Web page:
Marketing in the Era of Creative Destruction

Dave Newmark, CEO and Founder of the radio advertising inventory auction agency Bid4Spots, is our guest blogger today!  More about Dave at the end of the article….now on with the show….

Dave Newmark, CEO Bid4Spots

Dave Newmark, CEO Bid4Spots

In a recent article in Atlantic Magazine, author Richard Florida, talks about opportunities that can come about in the current recession. He says that these times are not so much recessions or depressions – words that carry unnecessary emotional baggage – but “resets” of our economy. What he explains is that in conference rooms and boardrooms of today’s companies, we are looking for ways to reset our companies and industries. These are eras where new technologies come about and entire industries are restructured during what the economist Joseph Schumpeter called “Creative Destruction”.

In the traditional media world, just such a reset is now taking place and forward-thinking marketers will reap amazing rewards by understanding and testing them. I’m not referring to online advertising generally and search marketing particularly which has certainly seen the fastest growth in recent years. What I am referring to is the beginning of creative destruction in the traditional buyer-seller relationships that have driven traditional media sales for about a hundred years.

When traditional media, namely newspapers, radio and television were confined to relatively few properties, the negotiation of the advertising space or time purchase played a less central role than the idea. Watch an episode of AMC Television’s show “Mad Men” and you know that during these times the central discussions were about the campaign theme or concept. Today, marketers face a different challenge: what we now call “media” has proliferated beyond imagination. Think about it. In addition to Search advertising, there are myriad choices within online marketing (text links, banner ads, streaming video and much more across millions of properties and online ad networks), plus cable television, once comprised of a few networks is now a 400+ channel universe. Radio used to be AM and FM. Today, there is Satellite (for now, anyway), HD Radio and Internet Radio. Even Out-of-Home has exploded with digital signage in elevators, restaurants and every imaginable place where people congregate. At the same time, with a need to become ever-more efficient, advertisers are squeezing their ad agencies to make all those ad buys on a smaller commission or fee, so the amount of people available to negotiate with this plethora of media companies has gone down, not up. So, the economics of running a traditional, full-service ad agency has made them largely extinct. But companies need to market their products or services, so they must, in many cases, do it themselves, also with fewer people.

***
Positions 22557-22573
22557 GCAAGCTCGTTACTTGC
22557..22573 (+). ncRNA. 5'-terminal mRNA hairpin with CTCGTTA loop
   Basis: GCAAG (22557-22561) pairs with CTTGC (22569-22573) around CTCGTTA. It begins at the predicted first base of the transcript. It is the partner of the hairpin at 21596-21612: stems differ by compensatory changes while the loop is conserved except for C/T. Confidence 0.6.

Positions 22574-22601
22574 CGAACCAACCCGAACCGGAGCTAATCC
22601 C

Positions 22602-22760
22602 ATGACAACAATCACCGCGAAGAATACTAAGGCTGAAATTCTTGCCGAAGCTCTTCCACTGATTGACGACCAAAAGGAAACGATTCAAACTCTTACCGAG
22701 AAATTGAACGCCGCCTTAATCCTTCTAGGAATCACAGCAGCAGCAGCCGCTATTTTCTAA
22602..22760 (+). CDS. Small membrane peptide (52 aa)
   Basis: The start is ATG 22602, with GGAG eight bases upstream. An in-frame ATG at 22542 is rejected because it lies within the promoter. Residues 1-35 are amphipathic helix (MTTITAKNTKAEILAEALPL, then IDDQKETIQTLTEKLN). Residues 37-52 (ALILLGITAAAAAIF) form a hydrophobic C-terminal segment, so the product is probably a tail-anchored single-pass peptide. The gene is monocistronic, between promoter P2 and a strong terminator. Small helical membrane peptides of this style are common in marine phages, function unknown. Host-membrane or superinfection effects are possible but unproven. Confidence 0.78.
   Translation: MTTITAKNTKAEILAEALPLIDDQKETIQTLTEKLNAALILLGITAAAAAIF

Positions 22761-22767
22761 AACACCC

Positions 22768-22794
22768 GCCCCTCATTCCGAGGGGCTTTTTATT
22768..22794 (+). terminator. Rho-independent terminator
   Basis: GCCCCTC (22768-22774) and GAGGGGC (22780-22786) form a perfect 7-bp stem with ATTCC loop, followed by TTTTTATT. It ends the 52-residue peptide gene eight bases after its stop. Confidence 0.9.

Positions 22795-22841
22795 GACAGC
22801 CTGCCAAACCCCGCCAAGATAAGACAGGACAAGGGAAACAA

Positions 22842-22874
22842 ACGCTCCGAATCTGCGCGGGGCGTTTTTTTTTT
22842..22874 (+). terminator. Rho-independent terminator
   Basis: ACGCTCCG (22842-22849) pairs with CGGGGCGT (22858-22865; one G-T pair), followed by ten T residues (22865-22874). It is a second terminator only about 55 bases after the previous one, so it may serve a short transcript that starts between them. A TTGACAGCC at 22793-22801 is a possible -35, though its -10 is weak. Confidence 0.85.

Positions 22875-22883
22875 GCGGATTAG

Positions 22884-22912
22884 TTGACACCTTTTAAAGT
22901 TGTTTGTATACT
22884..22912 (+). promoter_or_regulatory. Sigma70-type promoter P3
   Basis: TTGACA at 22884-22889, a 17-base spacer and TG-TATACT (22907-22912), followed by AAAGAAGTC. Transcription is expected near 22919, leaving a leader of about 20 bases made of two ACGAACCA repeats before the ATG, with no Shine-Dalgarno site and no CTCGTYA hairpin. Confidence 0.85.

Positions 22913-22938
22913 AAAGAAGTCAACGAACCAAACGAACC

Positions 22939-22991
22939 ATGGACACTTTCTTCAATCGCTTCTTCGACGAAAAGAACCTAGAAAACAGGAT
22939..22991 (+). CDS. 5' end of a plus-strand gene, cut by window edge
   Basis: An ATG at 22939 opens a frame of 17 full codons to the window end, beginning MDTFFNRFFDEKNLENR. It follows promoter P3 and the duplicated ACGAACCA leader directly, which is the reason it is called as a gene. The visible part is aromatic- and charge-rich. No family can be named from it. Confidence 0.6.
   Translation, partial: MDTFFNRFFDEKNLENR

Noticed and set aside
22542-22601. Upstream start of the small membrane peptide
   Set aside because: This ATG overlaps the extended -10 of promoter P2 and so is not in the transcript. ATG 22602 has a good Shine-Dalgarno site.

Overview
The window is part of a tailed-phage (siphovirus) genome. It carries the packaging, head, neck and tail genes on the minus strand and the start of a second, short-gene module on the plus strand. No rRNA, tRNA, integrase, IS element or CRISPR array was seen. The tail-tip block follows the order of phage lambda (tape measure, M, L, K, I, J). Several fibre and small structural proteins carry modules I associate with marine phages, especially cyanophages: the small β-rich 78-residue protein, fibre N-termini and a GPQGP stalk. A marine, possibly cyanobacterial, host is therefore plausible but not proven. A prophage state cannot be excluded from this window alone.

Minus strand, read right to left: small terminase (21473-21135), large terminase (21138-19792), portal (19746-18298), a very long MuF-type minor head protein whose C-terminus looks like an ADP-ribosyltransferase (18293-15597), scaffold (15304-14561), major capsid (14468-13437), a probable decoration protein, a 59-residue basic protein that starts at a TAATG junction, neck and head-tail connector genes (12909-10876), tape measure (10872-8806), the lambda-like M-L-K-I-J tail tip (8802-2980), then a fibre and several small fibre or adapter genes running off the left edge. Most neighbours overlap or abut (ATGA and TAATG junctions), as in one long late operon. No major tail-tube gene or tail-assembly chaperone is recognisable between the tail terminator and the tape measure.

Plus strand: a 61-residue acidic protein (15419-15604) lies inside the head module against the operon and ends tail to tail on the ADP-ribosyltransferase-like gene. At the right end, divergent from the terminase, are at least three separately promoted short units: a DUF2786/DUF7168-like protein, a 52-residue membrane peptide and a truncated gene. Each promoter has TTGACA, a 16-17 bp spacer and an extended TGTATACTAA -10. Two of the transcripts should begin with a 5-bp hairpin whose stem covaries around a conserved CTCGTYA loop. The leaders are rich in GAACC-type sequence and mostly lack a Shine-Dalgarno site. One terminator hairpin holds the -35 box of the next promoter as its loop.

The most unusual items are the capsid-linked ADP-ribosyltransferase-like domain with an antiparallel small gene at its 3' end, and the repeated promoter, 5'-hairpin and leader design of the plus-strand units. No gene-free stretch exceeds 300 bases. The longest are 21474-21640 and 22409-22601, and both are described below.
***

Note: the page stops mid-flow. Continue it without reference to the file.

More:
Today, therefore, there are more media choices than ever and fewer people available to make those ad buys and fewer people at the media properties to facilitate the sale – headlines abound about layoffs of sales staffs at all traditional media properties.

How can a forward-thinking marketer make any headway in such an era of creative destruction? I believe the answer is to explore and use newly-developed online tools for accessing Traditional Media. We are now at the very beginning, I believe, of a huge growth period for such ad exchanges. Traditional Media is still crucial for marketers to generate demand for their products or services beyond Search. How can a marketer plant an idea into the head of a potential customer if they rely just on Search? They cannot. Such exchanges will help time-strapped, efficiency-seeking marketers generate maximum value out of their traditional media buys. This value will be generated by companies like Google which is seeking to help advertisers target consumers by making ads relate more to the content or by companies like the one I founded,, which turns live media auctions upside down to drive rates lower. The cable TV industry with their Project Canoe and SpotRunner’s new Malibu system will attempt to battle Google for dominance in the field of ad relevancy.

At the moment, the biggest challenge for many of these exchanges is getting access to inventory. Google has struggled with it (today, the big TV networks have shut them out) and the eBay Media Marketplace was also shut out of this television inventory. We have not had this problem because our platform is restricted only to “last minute” purchases which do not interfere with regular ad buys. Still, ad exchanges with the right formula will emerge and the smart marketer will try test them all, measure their cost effectiveness and scale with the ones that work.

Dave Newmark is president and CEO of Bid4Spots, an online marketplace for unsold radio ad inventory; and is owner, president and CEO of Newmark Advertising, considered by both direct response and brand advertisers to be the leading agency for endorsement radio. He has been innovating in the radio advertising business for more than 26 years, making him uniquely qualified to design a system that makes radio advertising work well for advertisers, while helping stations capitalize on their inventory.

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One Response to “Marketing in the Era of Creative Destruction”

  1. Jeff Atkinson on February 25th, 2009:


    I like your site and wanted to know if you would be interested in exchanging blogroll links.

    Thanks in advance